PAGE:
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Old 5th March 2013, 12:40   #1  |  Link
hrishikesh1990
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Lagarith and Vfw codecs

Hi,

I was confused over the vfw codec terminology. From what I understand, it is a framework provided by Microsoft for video processing. My aim is to use lagarith for encoding in my application. Since, lagarith is a vfw codec only, does it have any api's that can be used for encoding ?

Thanks.
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Old 5th March 2013, 12:50   #2  |  Link
LoRd_MuldeR
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Yes, VfW (Video for Windows) is an API created by Microsoft. The idea is that VfW "Codecs" are registered system-wide and applications use the via the VfW API. So, in theory, any VfW-enabled application can use any installed Codec.

BUT: VfW is deprecated and has many issues regarding modern compression formats, e.g. it lacks proper support for B-Frames! Well, it's technology from the early 1990's. It has been superseded by the COM-based DirectShow/DMO long ago. And even DirectShow/DMO is deprecated now, in favor of the new Media Foundation framework...

After all, if your application doesn't need to be able to work with arbitrary user-provided "Codecs" and instead only wants to compress frames with Lagarith, I would recommend to call the Lagarith code directly and avoid platform-specific middle-ware like VfW/DirectShow/MediaFoundation. Lagarith is OpenSource.
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Last edited by LoRd_MuldeR; 5th March 2013 at 14:42.
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Old 5th March 2013, 18:00   #3  |  Link
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Quote:
Originally Posted by LoRd_MuldeR View Post
BUT: VfW is deprecated and has many issues regarding modern compression formats, e.g. it lacks proper support for B-Frames!
And does that actually matter when using Lagarith to encode? No.

Yes, VfW is deprecated but there are still plenty of VfW codecs that are still updated and maintained. For example, Matrox's VfW codecs were last updated April of 2012. That Microsoft deprecated it seems to be essentially meaningless for many people. Just as it was with Microsoft deprecating DirectShow.

Last edited by paradoxical; 5th March 2013 at 18:03.
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Old 5th March 2013, 20:37   #4  |  Link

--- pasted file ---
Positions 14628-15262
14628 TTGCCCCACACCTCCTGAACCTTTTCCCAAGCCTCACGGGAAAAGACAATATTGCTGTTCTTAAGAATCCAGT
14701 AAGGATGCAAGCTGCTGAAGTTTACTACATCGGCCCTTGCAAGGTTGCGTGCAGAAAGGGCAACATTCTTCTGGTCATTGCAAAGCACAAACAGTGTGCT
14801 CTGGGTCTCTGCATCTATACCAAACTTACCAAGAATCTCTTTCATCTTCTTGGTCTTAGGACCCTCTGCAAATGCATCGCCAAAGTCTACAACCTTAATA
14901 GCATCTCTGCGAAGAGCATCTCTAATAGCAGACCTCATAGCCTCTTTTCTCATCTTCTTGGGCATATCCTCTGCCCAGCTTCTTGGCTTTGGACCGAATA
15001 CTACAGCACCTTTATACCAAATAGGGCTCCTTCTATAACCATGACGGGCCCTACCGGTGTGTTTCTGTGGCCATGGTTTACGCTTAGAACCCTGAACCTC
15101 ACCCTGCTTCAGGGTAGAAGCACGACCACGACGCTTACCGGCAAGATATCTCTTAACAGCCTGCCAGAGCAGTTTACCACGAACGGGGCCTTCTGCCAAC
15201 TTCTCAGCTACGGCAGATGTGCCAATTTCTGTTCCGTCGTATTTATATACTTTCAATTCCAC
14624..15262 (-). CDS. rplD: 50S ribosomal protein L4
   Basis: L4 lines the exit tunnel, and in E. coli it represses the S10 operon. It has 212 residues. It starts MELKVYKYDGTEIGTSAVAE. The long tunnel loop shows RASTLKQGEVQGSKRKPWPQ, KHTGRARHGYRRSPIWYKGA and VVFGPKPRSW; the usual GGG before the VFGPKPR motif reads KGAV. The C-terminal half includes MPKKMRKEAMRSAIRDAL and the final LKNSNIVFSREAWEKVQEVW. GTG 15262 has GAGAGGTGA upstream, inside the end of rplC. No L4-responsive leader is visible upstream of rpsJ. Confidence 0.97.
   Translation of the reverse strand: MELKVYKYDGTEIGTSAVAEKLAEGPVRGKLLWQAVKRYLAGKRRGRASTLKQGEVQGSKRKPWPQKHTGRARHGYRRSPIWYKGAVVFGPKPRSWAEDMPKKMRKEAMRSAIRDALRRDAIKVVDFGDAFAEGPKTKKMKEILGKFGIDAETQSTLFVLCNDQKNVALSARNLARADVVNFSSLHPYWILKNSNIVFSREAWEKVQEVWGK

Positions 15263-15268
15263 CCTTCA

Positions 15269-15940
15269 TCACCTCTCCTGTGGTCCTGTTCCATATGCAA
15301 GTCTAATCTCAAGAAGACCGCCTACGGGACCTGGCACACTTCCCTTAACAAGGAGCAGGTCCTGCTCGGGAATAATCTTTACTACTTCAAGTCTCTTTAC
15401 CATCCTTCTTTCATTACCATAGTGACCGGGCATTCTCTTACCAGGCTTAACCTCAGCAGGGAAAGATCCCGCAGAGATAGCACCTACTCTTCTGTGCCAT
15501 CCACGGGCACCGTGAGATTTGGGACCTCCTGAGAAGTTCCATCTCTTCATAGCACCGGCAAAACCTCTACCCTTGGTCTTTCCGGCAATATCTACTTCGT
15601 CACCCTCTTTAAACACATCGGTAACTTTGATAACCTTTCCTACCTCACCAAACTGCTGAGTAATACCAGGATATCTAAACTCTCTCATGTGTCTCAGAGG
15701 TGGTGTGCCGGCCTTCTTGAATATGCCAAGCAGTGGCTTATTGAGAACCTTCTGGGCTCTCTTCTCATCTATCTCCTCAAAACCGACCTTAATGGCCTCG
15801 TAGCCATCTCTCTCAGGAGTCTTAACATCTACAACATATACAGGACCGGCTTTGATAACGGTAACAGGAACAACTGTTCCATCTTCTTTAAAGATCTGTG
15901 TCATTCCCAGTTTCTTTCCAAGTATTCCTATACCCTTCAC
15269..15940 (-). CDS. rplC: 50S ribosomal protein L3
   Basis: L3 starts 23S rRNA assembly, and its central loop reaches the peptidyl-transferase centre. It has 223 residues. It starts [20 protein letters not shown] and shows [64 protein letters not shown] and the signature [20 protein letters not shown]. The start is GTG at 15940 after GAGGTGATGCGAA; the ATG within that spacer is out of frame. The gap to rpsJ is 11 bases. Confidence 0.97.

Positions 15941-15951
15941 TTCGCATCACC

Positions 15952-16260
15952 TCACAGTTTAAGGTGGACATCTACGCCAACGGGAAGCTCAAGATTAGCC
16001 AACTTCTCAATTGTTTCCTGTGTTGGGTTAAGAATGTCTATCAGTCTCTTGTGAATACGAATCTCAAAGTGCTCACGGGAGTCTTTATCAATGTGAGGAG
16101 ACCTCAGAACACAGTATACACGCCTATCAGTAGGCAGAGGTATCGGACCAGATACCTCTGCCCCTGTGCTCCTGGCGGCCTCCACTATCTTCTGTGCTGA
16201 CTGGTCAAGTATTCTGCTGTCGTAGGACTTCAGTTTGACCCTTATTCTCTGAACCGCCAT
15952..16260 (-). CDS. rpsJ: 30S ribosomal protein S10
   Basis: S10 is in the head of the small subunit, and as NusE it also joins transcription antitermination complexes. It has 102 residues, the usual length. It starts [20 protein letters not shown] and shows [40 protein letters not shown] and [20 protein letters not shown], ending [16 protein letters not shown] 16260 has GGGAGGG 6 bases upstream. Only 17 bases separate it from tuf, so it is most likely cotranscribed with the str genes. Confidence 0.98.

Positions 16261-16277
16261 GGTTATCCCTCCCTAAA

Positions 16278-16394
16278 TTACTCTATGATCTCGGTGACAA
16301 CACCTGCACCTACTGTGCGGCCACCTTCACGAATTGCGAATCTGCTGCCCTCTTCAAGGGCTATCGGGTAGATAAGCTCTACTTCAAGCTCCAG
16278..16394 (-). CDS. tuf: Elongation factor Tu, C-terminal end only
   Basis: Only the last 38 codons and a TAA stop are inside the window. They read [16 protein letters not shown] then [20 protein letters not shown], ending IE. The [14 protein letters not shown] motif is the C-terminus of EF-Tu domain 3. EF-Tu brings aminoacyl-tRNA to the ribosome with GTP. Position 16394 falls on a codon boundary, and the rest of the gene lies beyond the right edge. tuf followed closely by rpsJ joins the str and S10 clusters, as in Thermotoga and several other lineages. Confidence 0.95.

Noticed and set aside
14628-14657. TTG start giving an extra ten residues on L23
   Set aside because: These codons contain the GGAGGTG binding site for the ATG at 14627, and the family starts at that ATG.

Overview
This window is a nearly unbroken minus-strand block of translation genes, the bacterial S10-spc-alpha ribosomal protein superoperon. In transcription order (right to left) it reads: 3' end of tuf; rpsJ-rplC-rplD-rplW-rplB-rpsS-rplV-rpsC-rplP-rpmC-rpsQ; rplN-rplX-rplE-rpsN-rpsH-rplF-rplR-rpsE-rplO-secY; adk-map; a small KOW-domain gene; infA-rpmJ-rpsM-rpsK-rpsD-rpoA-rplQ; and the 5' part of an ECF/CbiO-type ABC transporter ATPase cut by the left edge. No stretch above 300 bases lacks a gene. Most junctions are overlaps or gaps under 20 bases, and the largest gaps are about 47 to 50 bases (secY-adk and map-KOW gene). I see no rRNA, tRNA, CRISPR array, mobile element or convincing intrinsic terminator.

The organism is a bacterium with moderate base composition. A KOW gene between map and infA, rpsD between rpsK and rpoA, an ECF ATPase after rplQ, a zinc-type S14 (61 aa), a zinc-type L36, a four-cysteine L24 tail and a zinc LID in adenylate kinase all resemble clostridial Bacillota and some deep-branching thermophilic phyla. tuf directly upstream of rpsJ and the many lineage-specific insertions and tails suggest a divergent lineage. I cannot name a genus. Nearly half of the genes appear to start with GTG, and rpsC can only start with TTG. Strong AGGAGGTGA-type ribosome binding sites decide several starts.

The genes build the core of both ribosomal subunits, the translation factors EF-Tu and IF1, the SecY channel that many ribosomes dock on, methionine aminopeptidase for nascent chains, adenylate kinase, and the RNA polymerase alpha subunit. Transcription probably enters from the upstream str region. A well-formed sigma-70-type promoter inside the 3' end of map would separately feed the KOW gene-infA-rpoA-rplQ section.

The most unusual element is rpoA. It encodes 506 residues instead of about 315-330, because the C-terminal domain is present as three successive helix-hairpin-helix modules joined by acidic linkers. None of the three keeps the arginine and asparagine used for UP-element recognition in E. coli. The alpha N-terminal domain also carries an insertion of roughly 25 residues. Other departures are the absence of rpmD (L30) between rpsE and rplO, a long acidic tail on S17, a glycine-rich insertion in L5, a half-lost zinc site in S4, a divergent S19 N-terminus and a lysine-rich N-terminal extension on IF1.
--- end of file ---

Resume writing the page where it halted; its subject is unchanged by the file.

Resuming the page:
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Well, if I create a new application nowadays, I would think twice, before I built it on top of a technology that has been deprecated about 15 years ago.

And I would think thrice, before I built it on top of a platform specific technology and thus make my code pretty much un-portable

Furthermore, building an application on top of VfW makes deployment difficult and error-prone, because you need to make sure that the desired VfW Codec is (and remains!) properly registered too.

BTW: I know that ffmpeg/libav can decode Lagarith, but I'm not sure it can encode too. If it does, I would strongly consider building my application on top of libav...
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Last edited by LoRd_MuldeR; 5th March 2013 at 20:55.
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Old 5th March 2013, 21:03   #5  |  Link
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Why? VfW still works just fine and is still widely used in many applications. Especially if all this person wants to do is encode Lagarith with Virtualdub. If the person is on Windows there is basically no reason to not just use the VfW codec.

Also, what exactly is difficult or error prone about it? The VfW API is extremely easy to use. Saying you have to "make sure the codec is properly registered" is no different than with using DirectShow or MediaFoundation.

Last edited by paradoxical; 5th March 2013 at 21:07.
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Old 5th March 2013, 21:24   #6  |  Link
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Quote:
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Why? VfW still works just fine and is still widely used in many applications.
No, it has many flaws. And a lot of things only work, because people have been "creative" in inventing workarounds for the shortcomings of VfW.

Just think about the infamous "packed bitsream" hack

That VfW works okay with simple intra-only Codecs, like Lagarith, isn't really a "pro" argument for building your application on top of an outdated/deprecated framework. Especially with better alternatives available.

If he goes with VfW now and one day he wants to extend his application to work with more "complex" encoders (e.g. B-Frames), things either get really messy or he has to re-write his application...

Quote:
Originally Posted by paradoxical View Post
Especially if all this person wants to do is encode Lagarith with Virtualdub. If the person is on Windows there is basically no reason to not just use the VfW codec.
If one wants to encode with Lagarith in VirtualDub, then there isn't much of a choice, because VirtualDub uses VfW Codecs.

But he is about to create his own software, so it's his choice which API to use. So what is the reason to prefer the deprecated VfW over up-to-date API's?

In case he had a lot of "legacy" code that is based on VfW, things would be different. But that doesn't seem to be the case...

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Also, what exactly is difficult or error prone about it?
If the separate installation of the required VfW Codecs fails for whatever reason, or if the user (accidentally) uninstalls the required VfW Codec or if some other application installs an incompatible version of the required VfW Codec or (...), then the application will break.